It is pertinent to analyze whether it is valid to select a target-segment on the highest level of complexity considering the occurrence of generalization, when the acquisition of this segment may compromise the stability of the phonological system through the occurrence of regression, which lengthens the duration of the treatment.
Many studies indicate the occurrence of regression in the process of language acquisition, but none of the researches consulted characterized such a process. The lack of studies about the subject has made it impossible to compare the results of this research.
It was observed that regression was more evident in segments from the fricative class in the cases in analysis, and that regression occurred mainly in segments on simple onset, both the ones that were acquired in the IPE and the ones that were not. The data seems to indicate a relation between the feature of oral cavity [cont] of the target and the segments that regressed.
In the clinical practice, the speech therapist must be aware of the evolution of sounds in the phonological system, but it is also important to know that regression is common during the treatment. These processes must start to be considered in the selection of the target-sound in order to make the treatment faster and more effective.
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2. Miranda ARM. A aquisição do 'r': uma contribuição à discussão sobre seus status fonológico [dissertação]. Porto Alegre: Pontifícia Universidade Católica do Rio Grande do Sul; 1996. [ Links ]
3. Bonilha GFG. Aquisição fonológica do português brasileiro: uma abordagem conexionista da Teoria da Otimidade [tese]. Porto Alegre: Pontifícia Universidade Católica do Rio Grande do Sul; 2004. [ Links ]
4. Keske-Soares M. Terapia fonoaudiológica fundamentada na hierarquia implicacional de complexidade de traços distintivos aplicada em crianças com desvios fonológicos [tese]. Porto Alegre: Pontifícia Universidade Católica do Rio Grande do Sul; 2001. [ Links ]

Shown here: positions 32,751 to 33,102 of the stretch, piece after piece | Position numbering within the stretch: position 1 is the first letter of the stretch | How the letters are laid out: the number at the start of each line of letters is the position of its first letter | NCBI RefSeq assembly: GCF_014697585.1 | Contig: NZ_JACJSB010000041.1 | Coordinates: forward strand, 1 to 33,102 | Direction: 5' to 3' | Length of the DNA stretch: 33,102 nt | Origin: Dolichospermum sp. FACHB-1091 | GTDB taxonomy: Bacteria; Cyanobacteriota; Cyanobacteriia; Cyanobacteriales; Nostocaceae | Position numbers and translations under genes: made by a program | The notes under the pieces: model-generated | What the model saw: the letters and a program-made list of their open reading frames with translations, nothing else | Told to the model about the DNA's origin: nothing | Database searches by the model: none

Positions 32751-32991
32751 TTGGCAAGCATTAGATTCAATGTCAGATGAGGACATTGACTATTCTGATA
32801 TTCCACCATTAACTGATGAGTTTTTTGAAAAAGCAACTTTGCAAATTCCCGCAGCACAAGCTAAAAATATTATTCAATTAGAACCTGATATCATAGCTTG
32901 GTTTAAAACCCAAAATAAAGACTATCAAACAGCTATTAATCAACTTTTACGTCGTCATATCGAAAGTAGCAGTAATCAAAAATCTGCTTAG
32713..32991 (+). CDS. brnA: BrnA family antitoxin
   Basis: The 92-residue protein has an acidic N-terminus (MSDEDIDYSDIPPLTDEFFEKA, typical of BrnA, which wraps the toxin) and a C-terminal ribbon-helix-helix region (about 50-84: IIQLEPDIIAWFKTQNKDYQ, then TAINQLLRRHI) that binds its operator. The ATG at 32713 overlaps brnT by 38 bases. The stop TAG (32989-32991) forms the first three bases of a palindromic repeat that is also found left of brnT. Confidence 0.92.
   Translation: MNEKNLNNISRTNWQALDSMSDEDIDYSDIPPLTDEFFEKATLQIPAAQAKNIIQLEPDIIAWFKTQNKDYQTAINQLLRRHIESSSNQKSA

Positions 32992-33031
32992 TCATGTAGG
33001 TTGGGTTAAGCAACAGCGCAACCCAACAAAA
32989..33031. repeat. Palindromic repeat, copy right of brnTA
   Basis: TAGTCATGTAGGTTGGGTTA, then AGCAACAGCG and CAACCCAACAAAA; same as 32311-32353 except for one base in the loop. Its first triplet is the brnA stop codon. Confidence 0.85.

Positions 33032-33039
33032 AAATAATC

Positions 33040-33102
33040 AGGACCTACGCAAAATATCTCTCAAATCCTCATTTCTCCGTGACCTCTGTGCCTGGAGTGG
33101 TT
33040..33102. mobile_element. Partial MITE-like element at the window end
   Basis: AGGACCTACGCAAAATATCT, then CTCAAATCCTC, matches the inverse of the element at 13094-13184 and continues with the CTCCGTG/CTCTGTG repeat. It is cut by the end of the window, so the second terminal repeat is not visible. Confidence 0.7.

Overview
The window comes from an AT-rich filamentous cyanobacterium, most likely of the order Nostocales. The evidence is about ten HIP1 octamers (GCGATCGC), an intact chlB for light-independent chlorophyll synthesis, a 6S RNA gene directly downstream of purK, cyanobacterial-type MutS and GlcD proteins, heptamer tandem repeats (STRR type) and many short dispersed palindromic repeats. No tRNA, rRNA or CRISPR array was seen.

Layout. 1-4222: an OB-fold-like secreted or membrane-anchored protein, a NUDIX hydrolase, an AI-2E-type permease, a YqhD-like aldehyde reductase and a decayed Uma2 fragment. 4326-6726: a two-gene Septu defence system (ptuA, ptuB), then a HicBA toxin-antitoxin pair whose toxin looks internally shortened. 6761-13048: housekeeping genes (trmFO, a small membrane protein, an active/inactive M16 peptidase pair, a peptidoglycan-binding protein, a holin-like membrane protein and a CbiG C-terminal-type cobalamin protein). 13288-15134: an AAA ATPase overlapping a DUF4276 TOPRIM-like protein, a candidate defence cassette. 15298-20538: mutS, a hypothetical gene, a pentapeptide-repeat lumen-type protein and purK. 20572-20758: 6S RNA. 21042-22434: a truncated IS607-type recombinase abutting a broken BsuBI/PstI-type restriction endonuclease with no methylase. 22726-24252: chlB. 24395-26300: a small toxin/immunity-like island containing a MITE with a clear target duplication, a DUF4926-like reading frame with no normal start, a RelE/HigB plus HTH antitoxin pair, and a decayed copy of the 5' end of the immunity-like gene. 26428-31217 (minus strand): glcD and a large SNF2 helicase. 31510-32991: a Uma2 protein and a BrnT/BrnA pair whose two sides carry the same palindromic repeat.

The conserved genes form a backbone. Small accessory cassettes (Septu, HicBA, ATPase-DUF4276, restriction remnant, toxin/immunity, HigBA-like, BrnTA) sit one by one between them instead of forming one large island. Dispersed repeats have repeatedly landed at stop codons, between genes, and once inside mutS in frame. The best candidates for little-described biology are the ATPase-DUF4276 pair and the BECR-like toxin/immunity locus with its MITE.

5. Bishop DVM, Hayios-Thomas ME. Heritability of specific language impairment depends on diagnostic criteria. Genes, Brain and Behavior. 2008;(7):365-72. [ Links ]
6. Sinces L, Taylor G, Freebairn L, Hansen A, Lewis B. Relationship Between Speech-Sound Disorders and Early Literacy Skills in reschool-Age Children: Impact of Comorbid Language Impairment. Journal of Developmental & Behavioral Pediatrics. 2007;28(6):438-47. [ Links ]
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9. Yavas M, Hernandorena CL, Lamprecht R. Avaliação fonológica da criança, reeducação e terapia. Porto Alegre : Artes Médicas;1991. [ Links ]
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11. Keske-Soares M, Donicht GG, Checalin MA, Ghisleni MRLL. Generalização por 'reforço' ou 'contraste' no tratamento do desvio fonológico. Revista da Sociedade Brasileira de Fonoaudiologia. 2008;13(4):391-7. [ Links ]
12. Barberena LS, Keske-Soares M, Mota HB. Generalização baseada nas relações implicacionais obtida pelo modelo "ABAB-Retirada e Provas Múltiplas". Revista da Sociedade Brasileira de Fonoaudiologia. 2008;13(2):143-43. [ Links ]
Recebido em 04.07.2008. Artigo Submetido a Avaliação por Pares
Revisado em 10.10.2008; 17.03.2009; 24.03.2009; 02.05.2009; 15.02.2010; 08.04.2010.
Aceito para Publicação em 21.08.2010.
Conflito de Interesse: não
* Trabalho Realizado no Centro de Estudos de Linguagem e Fala (CELF) da UFSM.
** Endereço para correspondência: Rua Major Lamarão, 2019 - Belém - PA - CEP 66115-690 (firstname.lastname@example.org).
(1) In this case, the Implicational Model of Features Complexity (MICT) was used, based on the feature geometry by Clements & Hume (1995) and on the model of markedness restrictions by Calabrese (1995), elaborated by Mota (1996) with the purpose of representing the relations between the features and the segmental acquisition by phonologically disordered children.
Recebido em 04.07.2008.
Artigo Submetido a Avaliação por Pares